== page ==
Terry as you know Madake is top of the line and totally different:
"Instead of using a metal to fashion the cartridge's cantilever (aluminum, boron, etc) or a crystalline solid such as sapphire, ruby or diamond, the Madake actually uses BAMBOO. Madake is famously grown on one mountain in Kyoto, the site of a famous temple, and the source of the material used to make the cantilever of the Madake stereo phono cartridge."
How many cartridges with BAMBOO CANTILEVER exists in the history of Hi-End Audio ?
And the specifications of Miyajima Madake MC:
Impedance: About 16 ohms (About 0.23mV output)
Frequency range: (-3dB) 20 Hz to 32 kHz
Tracking force: 2.5 g
Stylus Shape: Shibata (diamond needle)
Compliance (10Hz): around 9×10-6cm/dyne
Appropriate temperature: 20-30 Celsius (most suitable 25 C)
Weight: about 9.7g
Body: African Blackwood
Stefano Bertoncello visited Miyajima-Lab in 2009 and reported this in his blog:
"There I met Miyajima-san and his beautiful, well sounding audio system, and... his daughter, an handsome and skilled young artisan whose little, good hands were the responsible for hand-assemblying of ALL the MC cartridges which I saw in a batch under her hands."
full article with pictures here:
I think I've been on that "mountain" in Kyoto, which is actually a hill, the climbing of which is very strenuous exercise, even though there are steps all the way to the top. On the top, there is a shrine and monks doing their thing. It was more a mystical experience than a musical one. I share the doubts that bamboo on that hill would be any different from bamboo on some other nearby hill that is subjected to the same weather. But then, I'm an agnostic in all things. If folks are selling their Kansui's in order to obtain the new model, I may be a buyer of a Kansui.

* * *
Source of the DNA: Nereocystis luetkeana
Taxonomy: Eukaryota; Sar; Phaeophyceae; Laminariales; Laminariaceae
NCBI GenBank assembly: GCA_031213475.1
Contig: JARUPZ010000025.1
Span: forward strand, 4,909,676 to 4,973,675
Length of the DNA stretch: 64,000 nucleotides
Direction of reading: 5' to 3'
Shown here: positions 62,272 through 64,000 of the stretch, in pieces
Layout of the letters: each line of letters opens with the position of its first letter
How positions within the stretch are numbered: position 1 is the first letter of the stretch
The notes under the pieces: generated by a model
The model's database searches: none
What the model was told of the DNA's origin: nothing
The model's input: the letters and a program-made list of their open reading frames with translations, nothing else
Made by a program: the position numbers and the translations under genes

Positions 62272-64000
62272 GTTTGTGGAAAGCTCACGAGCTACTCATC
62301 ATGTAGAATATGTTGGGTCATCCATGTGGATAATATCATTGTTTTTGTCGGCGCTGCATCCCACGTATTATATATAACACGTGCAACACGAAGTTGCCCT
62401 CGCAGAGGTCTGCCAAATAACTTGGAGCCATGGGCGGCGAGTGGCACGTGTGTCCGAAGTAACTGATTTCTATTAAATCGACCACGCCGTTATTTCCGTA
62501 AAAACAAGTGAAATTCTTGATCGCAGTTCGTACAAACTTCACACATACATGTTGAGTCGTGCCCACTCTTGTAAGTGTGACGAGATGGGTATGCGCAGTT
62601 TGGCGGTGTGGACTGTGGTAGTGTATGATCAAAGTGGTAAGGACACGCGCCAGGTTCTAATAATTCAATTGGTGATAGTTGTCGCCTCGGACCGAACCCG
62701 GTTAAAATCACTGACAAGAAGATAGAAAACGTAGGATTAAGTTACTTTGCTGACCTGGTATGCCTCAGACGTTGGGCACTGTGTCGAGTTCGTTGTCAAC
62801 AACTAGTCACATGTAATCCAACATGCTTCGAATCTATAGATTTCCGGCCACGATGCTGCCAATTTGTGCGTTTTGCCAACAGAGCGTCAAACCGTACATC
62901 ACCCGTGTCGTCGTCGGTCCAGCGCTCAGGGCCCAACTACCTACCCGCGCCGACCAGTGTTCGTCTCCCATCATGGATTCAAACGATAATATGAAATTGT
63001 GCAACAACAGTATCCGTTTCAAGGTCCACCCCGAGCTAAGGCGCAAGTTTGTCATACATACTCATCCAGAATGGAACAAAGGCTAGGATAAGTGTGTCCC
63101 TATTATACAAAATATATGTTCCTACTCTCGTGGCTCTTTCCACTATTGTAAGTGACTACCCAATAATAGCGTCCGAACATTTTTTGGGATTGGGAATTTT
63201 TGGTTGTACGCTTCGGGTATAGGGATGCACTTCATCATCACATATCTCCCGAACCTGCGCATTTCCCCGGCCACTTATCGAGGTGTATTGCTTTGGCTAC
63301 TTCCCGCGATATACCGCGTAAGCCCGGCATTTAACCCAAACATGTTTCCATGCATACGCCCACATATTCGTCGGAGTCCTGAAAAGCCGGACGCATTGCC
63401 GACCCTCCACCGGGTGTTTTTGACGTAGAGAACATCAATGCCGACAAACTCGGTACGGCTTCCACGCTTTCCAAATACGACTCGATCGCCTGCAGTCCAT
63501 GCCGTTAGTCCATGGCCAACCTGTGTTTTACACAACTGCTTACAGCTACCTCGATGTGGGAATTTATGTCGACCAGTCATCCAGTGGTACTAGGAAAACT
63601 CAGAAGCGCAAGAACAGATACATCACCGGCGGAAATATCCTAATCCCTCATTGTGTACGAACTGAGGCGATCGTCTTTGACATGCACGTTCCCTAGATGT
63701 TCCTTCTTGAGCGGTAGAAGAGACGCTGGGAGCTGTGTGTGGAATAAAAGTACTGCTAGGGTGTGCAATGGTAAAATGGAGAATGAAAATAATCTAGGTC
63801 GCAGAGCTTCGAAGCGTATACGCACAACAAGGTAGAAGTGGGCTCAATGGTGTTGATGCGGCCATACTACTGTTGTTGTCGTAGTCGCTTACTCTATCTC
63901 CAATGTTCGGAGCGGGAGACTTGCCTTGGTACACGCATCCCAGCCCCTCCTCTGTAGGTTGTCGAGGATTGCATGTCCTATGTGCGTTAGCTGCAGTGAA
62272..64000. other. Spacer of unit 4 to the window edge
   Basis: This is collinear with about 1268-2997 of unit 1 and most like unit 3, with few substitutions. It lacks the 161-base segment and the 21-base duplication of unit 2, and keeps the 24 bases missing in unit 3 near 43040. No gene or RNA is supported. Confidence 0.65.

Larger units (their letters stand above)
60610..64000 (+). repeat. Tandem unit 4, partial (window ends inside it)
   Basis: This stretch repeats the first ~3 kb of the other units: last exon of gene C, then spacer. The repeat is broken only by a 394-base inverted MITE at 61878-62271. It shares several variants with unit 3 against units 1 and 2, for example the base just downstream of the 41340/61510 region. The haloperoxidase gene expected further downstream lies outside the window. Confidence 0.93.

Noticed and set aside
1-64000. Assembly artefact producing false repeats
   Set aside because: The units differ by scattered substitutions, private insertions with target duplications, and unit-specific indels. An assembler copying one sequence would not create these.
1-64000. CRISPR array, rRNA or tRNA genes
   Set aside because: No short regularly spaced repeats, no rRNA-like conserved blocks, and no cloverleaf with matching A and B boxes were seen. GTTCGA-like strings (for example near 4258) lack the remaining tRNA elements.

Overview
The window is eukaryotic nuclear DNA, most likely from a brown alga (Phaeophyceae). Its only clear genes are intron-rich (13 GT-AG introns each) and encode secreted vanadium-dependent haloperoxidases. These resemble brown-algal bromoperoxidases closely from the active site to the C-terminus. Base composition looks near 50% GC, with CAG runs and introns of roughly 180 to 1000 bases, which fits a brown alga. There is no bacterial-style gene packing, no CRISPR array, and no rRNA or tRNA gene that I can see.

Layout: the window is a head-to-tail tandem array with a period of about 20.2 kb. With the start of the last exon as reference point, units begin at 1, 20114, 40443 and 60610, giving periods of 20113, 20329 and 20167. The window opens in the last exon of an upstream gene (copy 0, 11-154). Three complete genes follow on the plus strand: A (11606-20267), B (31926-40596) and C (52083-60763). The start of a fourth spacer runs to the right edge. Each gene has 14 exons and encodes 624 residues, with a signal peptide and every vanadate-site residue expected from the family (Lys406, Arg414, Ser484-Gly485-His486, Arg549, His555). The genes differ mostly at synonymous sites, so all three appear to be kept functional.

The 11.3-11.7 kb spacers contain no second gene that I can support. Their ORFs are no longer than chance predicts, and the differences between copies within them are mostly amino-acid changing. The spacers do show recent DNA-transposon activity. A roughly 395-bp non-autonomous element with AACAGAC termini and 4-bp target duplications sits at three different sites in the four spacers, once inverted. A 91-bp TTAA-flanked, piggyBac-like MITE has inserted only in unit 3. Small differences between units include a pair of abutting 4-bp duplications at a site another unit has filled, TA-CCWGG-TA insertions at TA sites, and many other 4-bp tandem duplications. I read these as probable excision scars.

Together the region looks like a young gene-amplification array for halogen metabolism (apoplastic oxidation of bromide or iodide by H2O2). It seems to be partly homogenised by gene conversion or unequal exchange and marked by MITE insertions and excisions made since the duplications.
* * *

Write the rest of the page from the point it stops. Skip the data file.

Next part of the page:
There shouldn't be any crazy marketing tricks as US distributor sell Miyajima cartridges on trial and accept return for full refund! Can you imagine, i wish European distributors could do the same, but they are not. Also retipping by Miyajima-San in Japan via US distributor cost just $1100 (for Kansui) as far as i know (when the cartridge cost $3600 new).
However Madake cost $5895 in USA. Awaiting Fremers review.
The Hyperion, Soundsmiths moving-iron phono cartridge with cactus needle cantilever.
"Superior cantilever designs, Ledermann explained, have traditionally been tapereda technique thats difficult to accomplish with aluminum and even more difficult with extremely hard and durable materials such as boron, ruby, and diamond. Cactus needles, however, are naturally tapered, stiff, and durable, while their stacked fibers provide natural dampening."
"The Hyperion moving-iron phono cartridge ($7000) is available with Soundsmiths CL or OCL styli, has a recommended tracking force of 1.8 to 2.2 grams, an output of 0.3mV, and is compatible with MC phono preamps. It is also available in a linear-tracking version, the Hyperion LT. Soundsmith guarantees the Hyperion for 10 years, and Peter Ledermann will retip the cartridge for free if it wears out within that time."